“We began with 10 percent post consumer recycled content in our body stock in 1993, switched to 30 percent post in 2004, and to 90 percent post in 2009. We consistently win photography and design awards, whichjust goes to show that good color reproduction can be maintained on paper with a high level of post-consumer recycled fiber.”
“We knew that the only way we would launch a print publication was if we never cut down a tree to do it,” says Gina La Morte, editor in chief/publisher. “Boho's commitment to using 100 percent recycled post-consumer waste paper is as much a part of our mission as is the gorgeous green content we put on its pages.”
Magazine world view: Neilsen sells; Hearst grows; Anorak expands; BBC holds;Google adapts; NUJ buys
- Neilsen to get $70M for four media titles (New York Post)
- Behind Hearst's substantial online sub growth (Audience Development)
- Anorak to publish German edition (Guardian)
- MRI: E-readers are affluent, well-educated (MediaDaily News)
- BBC Trust curbs activities of Worldwide (Press Gazette)
- Consumers will pay for news if unique, not yet known (Centre for Media Research)
- Mass paywall shift holds peril for newspaper websites (Guardian)
- Google to allow publishers to limit free news access (Guardian)
- NUJ to buy shares in major media businesses (Press Gazette)
Labels: world view
The concept was designed by David Link at the Wonderfactory, and it’s all done in Adobe AIR. If I still read magazines, I’d much rather consume them in this form than on paper.
Terry McDonnell, the editor of Sports Illustrated who showed me the demo, thinks that readers will be willing to actually pay for a digital version contained within a tablet. That remains to be seen.The demo allows readers to flip through pages with the swipe of a finger and to flip through associated photos within the text while continuing to read.
Josh Quittner, an editor at Time (and my former boss) who spearheaded the task force behind the digital magazine thinks of it as an app. If people are willing to pay for apps on the iPhone, why not deliver magazines as apps also? He’s the one who calls it Time Inc’s "Manhattan Project"*. Hail Mary might be a better name.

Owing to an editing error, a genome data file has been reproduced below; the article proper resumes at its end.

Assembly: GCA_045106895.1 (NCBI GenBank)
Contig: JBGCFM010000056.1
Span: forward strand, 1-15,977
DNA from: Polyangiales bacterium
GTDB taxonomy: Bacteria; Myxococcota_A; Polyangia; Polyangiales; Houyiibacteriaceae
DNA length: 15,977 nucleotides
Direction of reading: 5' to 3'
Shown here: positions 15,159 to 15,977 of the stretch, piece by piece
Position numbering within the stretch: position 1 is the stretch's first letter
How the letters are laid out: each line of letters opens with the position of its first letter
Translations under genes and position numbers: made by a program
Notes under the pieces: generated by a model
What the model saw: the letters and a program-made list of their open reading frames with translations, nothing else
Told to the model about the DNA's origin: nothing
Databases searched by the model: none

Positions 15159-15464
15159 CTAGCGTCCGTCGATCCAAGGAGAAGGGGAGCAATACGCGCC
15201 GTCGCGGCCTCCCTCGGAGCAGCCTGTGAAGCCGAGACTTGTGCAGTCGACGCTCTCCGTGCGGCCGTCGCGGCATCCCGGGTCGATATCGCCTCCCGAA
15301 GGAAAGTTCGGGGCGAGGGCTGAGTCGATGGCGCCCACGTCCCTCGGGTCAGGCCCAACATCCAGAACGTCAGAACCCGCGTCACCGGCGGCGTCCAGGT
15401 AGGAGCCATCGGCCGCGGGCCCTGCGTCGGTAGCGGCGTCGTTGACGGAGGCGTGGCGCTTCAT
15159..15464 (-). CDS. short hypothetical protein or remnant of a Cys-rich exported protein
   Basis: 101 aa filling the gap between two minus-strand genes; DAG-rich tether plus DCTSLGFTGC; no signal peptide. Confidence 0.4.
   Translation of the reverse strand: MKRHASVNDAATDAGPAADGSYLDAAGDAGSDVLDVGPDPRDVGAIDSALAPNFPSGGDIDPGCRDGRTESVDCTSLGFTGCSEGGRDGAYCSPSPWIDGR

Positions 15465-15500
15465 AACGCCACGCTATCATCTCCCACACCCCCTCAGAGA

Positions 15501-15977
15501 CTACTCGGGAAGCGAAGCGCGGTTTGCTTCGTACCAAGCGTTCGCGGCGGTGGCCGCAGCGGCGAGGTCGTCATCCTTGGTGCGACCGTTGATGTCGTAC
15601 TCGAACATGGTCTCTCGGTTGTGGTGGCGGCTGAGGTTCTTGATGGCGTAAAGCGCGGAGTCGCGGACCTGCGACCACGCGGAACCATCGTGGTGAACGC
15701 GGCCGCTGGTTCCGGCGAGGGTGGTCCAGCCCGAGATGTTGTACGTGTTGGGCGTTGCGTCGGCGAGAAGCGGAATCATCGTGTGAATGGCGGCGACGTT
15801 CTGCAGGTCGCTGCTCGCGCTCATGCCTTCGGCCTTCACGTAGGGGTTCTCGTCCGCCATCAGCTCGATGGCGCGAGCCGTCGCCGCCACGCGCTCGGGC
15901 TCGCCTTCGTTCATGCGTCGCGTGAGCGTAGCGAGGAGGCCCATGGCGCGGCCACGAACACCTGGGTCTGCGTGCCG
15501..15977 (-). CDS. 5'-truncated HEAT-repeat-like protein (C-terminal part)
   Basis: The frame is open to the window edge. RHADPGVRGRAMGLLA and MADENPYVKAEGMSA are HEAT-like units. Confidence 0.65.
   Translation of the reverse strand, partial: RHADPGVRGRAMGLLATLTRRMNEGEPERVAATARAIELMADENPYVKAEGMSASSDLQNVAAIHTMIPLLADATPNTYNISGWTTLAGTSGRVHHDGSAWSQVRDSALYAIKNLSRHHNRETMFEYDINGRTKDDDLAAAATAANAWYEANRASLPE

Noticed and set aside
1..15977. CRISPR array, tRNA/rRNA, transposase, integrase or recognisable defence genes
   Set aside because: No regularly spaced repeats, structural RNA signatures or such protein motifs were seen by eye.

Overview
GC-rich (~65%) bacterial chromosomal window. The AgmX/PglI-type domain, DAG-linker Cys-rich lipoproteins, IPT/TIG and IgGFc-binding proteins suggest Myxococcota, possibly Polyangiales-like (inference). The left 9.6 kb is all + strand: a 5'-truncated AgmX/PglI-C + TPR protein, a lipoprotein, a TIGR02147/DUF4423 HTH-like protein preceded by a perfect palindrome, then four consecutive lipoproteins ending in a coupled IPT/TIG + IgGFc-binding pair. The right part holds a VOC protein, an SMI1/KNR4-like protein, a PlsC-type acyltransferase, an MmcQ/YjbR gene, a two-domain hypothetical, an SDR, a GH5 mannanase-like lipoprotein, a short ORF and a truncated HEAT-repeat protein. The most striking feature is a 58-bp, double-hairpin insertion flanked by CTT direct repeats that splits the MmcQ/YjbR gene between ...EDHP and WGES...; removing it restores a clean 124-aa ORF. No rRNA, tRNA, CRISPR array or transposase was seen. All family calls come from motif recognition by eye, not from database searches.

*For those readers too young or sheltered to know, the Manhattan Project was the ultra-secret project to develop the atomic bomb.
Flare magazine has climbed aboard the teen-driven vampire bandwagon with its January 2010 issue featuring Rachel Lefebvre (who plays Victoria in New Moon) on its cover.
[Update: It has been pointed out that Flare's archrival Fashion had a Twilight actress, Noot Seear, on its cover in its November issue, below.]
The magazine will adapt articles from such sources as Harvard Business Review, Business Strategy, The Economist and MIT Sloan Management-- a sort of Reader's Digest for business. It will also apparently have articles written by Quebec business leaders as well as news about research in management, finance and technology."Premium is like six business books a year, with a wide variety of topics that will be published every two months."
BC arts coalition keeps up pressure, buoyed by select committee recommendation against cuts
Of more concern to the magazine and book sector were the 100% cuts unexpectedly announced in October by the Ministry of Culture, Tourism and Arts to the B.C. Association of Magazine Publishers (BCAMP), the Association of Book Publishers of BC and BC Bookworld.
Rodger Touchie, president of the Association of Canadian
Tuesday, December 01, 2009
Empey also replaced Rinehart in another editorial position back in 2003. Rinehart was editor of Homemakers at the time and, along with Homemakers publisher Carol Shea and Canadian Living publisher Debbie Gibson, found her position had been eliminated when Transcontinental Media appointed Empey (then editor of Canadian Living) editor of Homemakers and group publisher of both mags.